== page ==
Plaque Attack – What Plaque Does to Your Teeth and how to Keep it Away

If you’ve ever run your tongue past the fronts (or backs) of your teeth and felt the “film” that lets you know you need to brush, then you know what plaque feels like. It’s a buildup of bacteria on the surfaces of your teeth – and if you let it stay there too long then it hardens into calculus and bacteria is stuck in and around your teeth and gums, when this happens you could end up needing more than just a cleaning.

It’s completely normal for leftover food particles to mix with your saliva and the plaque stick to your teeth. With proper brushing technique, this sticky substance is removed and your teeth are kept clean and buildup-free. However, plaque buildup and calculus contains bacteria – the kind that can be a contributing factor for tooth decay and gum disease.The longer it sits on your teeth the more damage it can cause. This tarter has to be removed off your teeth and is also what makes your teeth appear yellow.

So the key is, as usual, stopping plaque in its tracks before it can harden into tartar. Below is our five step tartar-busting dental plan that will keep your teeth tartar-free and looking clean.

Tip 1: Brush Your Teeth Each and Every Day

If you’re brushing your teeth once a day, congratulations – you’ve formed an important habit. Now it’s time to step it up a notch and hit the “twice daily” mark. Brushing multiple times each day with a soft-bristled brush and toothpaste helps prevent plaque from forming and can help rid your teeth of any plaque that may have already started.

The entire process of brushing your teeth, gums, tongue and insides of your cheeks should take at least two minutes.

Tip 2: Follow Plaque to Those Hard-to-Reach Places: Between Your Teeth

There’s not much to say on the topic of flossing that hasn’t already been said. However, flossing is a vital part of your overall dental care and is an important way to keep plaque from forming between your teeth. Whether you use traditional floss, or some other interdental device, cleaning in between is important to make it part of your routine.

Tip 3: Use a Mouth Rinse

Many people think that mouth “rinse” and mouth “wash” are interchangeable terms. In reality, a mouthwash is used to freshen your breath while an antiseptic mouth rinse reduces the amount of bacteria in the mouth.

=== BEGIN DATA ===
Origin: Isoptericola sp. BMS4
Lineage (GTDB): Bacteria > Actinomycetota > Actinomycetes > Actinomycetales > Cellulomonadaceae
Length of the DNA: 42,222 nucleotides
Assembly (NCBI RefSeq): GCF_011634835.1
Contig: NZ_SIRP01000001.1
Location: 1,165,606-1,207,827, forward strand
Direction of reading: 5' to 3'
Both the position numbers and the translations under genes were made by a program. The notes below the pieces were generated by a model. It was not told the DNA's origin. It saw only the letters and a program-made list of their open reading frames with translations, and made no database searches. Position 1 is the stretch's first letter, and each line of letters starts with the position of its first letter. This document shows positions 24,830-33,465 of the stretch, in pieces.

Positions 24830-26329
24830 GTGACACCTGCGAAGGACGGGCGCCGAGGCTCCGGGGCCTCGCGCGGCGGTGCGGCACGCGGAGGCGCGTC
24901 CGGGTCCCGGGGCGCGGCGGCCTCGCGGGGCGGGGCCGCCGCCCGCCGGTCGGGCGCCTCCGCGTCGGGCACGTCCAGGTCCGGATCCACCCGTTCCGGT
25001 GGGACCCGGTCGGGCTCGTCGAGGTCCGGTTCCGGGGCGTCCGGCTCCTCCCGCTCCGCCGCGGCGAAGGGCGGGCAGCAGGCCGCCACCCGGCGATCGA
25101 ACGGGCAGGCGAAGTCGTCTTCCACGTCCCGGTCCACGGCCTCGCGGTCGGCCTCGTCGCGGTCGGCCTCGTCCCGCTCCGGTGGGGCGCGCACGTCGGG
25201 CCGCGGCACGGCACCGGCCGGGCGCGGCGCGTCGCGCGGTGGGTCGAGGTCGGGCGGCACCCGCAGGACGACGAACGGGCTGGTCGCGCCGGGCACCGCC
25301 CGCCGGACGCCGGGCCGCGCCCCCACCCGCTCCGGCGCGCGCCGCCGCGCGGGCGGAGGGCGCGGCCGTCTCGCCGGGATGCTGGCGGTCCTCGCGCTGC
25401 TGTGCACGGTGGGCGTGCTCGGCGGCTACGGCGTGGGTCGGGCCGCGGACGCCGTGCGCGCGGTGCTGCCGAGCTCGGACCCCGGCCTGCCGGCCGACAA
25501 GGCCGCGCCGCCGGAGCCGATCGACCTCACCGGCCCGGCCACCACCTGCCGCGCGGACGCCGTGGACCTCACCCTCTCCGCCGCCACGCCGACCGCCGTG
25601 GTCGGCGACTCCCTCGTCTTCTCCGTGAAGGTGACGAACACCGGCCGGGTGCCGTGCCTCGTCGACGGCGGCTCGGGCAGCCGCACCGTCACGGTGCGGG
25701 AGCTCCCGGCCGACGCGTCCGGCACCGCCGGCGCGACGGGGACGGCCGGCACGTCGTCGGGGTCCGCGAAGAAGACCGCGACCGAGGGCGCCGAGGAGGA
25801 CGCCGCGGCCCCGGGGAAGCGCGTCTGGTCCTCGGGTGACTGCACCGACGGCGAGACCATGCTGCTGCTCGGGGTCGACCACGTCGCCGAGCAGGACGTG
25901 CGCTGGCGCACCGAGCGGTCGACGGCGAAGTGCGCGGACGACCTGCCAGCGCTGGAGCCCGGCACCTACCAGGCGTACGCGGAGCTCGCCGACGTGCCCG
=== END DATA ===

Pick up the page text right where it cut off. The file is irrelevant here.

Making regular use of a mouth rinse twice each day can prevent plaque buildup more than brushing and flossing alone and only takes 30-45 seconds. It’s just one more great way to fight plaque, but does not replace brushing and flossing.

Tip 4: Stay Away from Sugary, Sticky Foods

Food particles that cling to your teeth and get lodged between your teeth are among the hardest to remove. Sticky candy, chewy granola bars, and dried fruit (like, raisins) are among the top culprits. Also, sugary foods (and starchy ones, too) are among the most harmful to your teeth.

Sugar that’s not removed from the teeth promptly after eating helps plaque grow and increases the risk of tooth decay. The sooner you remove sugary and starchy foods from your teeth, the less chance there is for decay (cavities) to occur.

Tip 5: Visit Your Dentist on a Regular Basis

Nobody knows the surefire signs of plaque better than a dentist. Seeing your dentist and hygienist on a regular basis will go a long way toward minimizing plaque and calculus reduce your risk of gum disease or tooth decay. We can also give you personalized tips to help take even better care of your teeth so that keeping your mouth healthy is as easy for you as possible.

Plaque is among the greatest threats to healthy teeth and gums. When it builds up on the surfaces of your teeth, it eats away at the protective enamel which leads to decay and cavities. On top of this damage, bacteria from plaque leads to bad breath, unhealthy gums and yellowing teeth. Brushing and flossing on a regular basis (at least twice a day) is the easiest and most-effective way to remove plaque from your teeth and keep them, along with your gums and breath, healthy and fresh.

As always, contact us if you have any questions or concerns about plaque and your teeth. We’re here to help.

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